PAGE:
Create this easy DIY wood mountain wall art with wood stain, acrylic paint and heat transfer vinyl using the Silhouette Cameo. Makes a fun camping sign.
Today I want to share with you a fun and easy DIY project I made to hang in our RV. I really wanted to personalize our camper by adding some fun wall art. There are lots of ideas out there and free printables. Camping is all about being outdoors. As a family we love hiking through the woods. So, I was really drawn to all the signs with mountain silhouettes. Inspired by all the great ideas, I came up with this easy DIY wood mountain wall art. I had most of the supplies in my stash, so I only paid $5 for the wooden pallet sign at Walmart. The word Camp has a double meaning for our family (because it’s our last name and we like to camp), but you can personalize your sign with any saying you like.
- Unfinished Wood Sign or Scrap Wood
- Wood Stain
- White Acrylic Paint
- Card Stock
- Black Heat Transfer Vinyl
- Parchment Paper
- Hand Saw or Jig Saw
- Wood Clamps
- Sand Paper or Sanding Sponge
- Paint Brushes
- Paper Towels
Design You Art in Silhouette Studio
Start designing your sign in Silhouette Studio by measuring your piece of wood and making a rectangle the same size in your design space. My pallet sign had 4 separated rectangles, so that’s what I created first. Then, add a mountain silhouette and tree silhouette to your design space. Adjust the size of the mountains and trees to fit your sign. Finally, add your text using the Text Tool. If your wooden sign has gaps like this one, cut the tree silhouette with the Knife Tool in the gaps (the red lines in the first image). Cut the white mountain silhouette out of card stock using the Silhouette Cameo to create a stencil. Then, cut the tree silhouette pieces and letters out of black heat transfer vinyl. *Usually you have to reverse the image when using heat transfer vinyl, so make sure to read the package instructions.
Prepare and Cut the Wooden Sign
Now that you’ve designed your wall art and used your Silhouette to cut out all your pieces, it’s time to prep your wood. So, take the card stock mountain stencil you created and trace the mountain top onto the unfinished wood.
Next, clamp your wood to a work bench and cut along traced lines. I experimented with different hand saws. They all worked but it was time consuming. The jig saw is definitely the fastest and easiest method. Once you’ve cut out the mountain scape, sand the edges with sand paper or a sanding sponge.
Stain the Wood
After cutting and sanding the wood, it’s time to stain it. I used an outdoor blue-grey stain leftover from another project. Wipe the stain on with a brush or paper towel. Let the stain sit longer for a darker color. When you’re ready, wipe the stain off using paper towels. Make sure you wipe in the direction of the wood grain so that the wood grain shines through. Stain all sides of the wood and let it dry according to the package directions.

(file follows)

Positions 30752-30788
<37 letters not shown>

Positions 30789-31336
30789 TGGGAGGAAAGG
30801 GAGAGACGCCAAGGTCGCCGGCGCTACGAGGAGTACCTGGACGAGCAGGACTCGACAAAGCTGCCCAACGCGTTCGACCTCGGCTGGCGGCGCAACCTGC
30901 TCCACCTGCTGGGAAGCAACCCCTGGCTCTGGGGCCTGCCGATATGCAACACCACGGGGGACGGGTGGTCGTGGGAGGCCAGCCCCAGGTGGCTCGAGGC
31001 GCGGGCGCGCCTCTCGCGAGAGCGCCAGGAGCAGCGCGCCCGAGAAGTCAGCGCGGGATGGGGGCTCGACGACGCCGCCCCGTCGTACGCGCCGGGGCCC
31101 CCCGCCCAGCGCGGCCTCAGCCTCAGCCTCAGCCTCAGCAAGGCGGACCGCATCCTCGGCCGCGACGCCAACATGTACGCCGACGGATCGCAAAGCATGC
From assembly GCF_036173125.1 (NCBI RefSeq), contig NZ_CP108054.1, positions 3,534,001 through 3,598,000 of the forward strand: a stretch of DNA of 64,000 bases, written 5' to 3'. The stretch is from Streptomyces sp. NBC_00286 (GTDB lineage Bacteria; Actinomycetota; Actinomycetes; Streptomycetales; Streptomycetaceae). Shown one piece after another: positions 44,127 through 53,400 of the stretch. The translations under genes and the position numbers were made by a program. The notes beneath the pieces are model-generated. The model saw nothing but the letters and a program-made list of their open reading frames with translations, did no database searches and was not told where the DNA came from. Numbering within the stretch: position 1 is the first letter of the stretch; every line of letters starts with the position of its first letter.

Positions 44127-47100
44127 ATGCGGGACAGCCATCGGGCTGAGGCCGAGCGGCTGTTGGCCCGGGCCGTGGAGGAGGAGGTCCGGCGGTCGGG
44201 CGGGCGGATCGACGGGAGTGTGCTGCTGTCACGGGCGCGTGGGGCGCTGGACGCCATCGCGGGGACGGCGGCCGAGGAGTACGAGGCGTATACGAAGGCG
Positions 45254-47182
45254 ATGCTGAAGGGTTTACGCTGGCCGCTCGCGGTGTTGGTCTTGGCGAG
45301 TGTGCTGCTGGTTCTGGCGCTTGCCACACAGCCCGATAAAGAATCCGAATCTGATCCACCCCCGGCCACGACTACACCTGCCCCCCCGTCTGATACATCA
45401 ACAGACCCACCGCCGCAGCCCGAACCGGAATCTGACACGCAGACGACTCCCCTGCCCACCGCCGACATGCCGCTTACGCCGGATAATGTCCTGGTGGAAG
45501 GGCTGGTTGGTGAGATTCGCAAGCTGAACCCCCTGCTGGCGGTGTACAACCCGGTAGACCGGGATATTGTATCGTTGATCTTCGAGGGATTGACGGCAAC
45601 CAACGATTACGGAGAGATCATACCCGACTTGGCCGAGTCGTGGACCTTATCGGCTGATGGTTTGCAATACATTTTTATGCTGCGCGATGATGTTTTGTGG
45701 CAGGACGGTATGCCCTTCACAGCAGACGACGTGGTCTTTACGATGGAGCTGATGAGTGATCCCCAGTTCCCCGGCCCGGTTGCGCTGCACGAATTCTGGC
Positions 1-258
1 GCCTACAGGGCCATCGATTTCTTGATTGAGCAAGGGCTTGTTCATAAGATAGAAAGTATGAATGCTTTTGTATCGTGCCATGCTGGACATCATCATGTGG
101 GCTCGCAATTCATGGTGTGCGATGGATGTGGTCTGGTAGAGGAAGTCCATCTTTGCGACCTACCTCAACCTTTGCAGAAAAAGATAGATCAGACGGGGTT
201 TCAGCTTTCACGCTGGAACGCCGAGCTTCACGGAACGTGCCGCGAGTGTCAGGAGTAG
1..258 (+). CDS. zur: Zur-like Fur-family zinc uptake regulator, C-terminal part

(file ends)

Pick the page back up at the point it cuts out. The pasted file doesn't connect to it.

Paint the Snow Capped Mountains
Now that the stain has dried you can paint the mountain tops. Use the card stock stencil again and trace the mountain caps on the wood. (The pencil line is kind of hard to see, but it’s there.) Paint the mountains with while acrylic paint. I did a couple coats to make it really opaque. Be sure to paint the edges too and inside the gaps, if you have them.
Iron on the Heat Transfer Vinyl
I’ll be honest, this is the first time I’ve used heat transfer vinyl on wood. I’ve seen the idea floating around on Pinterest and decided to give it a try on this project. And, it works awesome. You can see the wood grain through the vinyl and it adds a fun texture to the project. Prepare your vinyl pieces by weeding out all the negative pieces. The image you’re using should remain on the clear liner.
Position the vinyl on the wood one piece at a time. The clear liner is a little sticky, so it will act as transfer tape. Iron directly on the clear liner to transfer the vinyl to the wood, following the package directions. DO NOT line up ALL the vinyl pieces at one time. If the vinyl overlaps a piece of liner it will transfer to the liner instead of the wood (I made this mistake on a t-shirt project I did). After transferring one piece of vinyl, cover it with parchment paper, this way it won’t get stuck to the iron while you’re ironing the next piece. Continue transferring all the vinyl pieces (and covering them with parchment) until your wall art is finished.
Now your DIY Mountain Wall Art is ready to hang. You can add picture frame hooks to the back for easy hanging. I used command strips so I wouldn’t have to put any nails in the wall of the RV. I really like the mixed-media look with the stain, acrylic paint, and vinyl. You could easily use all vinyl or all paint or use paint instead of stain. Have fun and get creative. I hope this project inspires you to make your own wood mountain wall art for your space.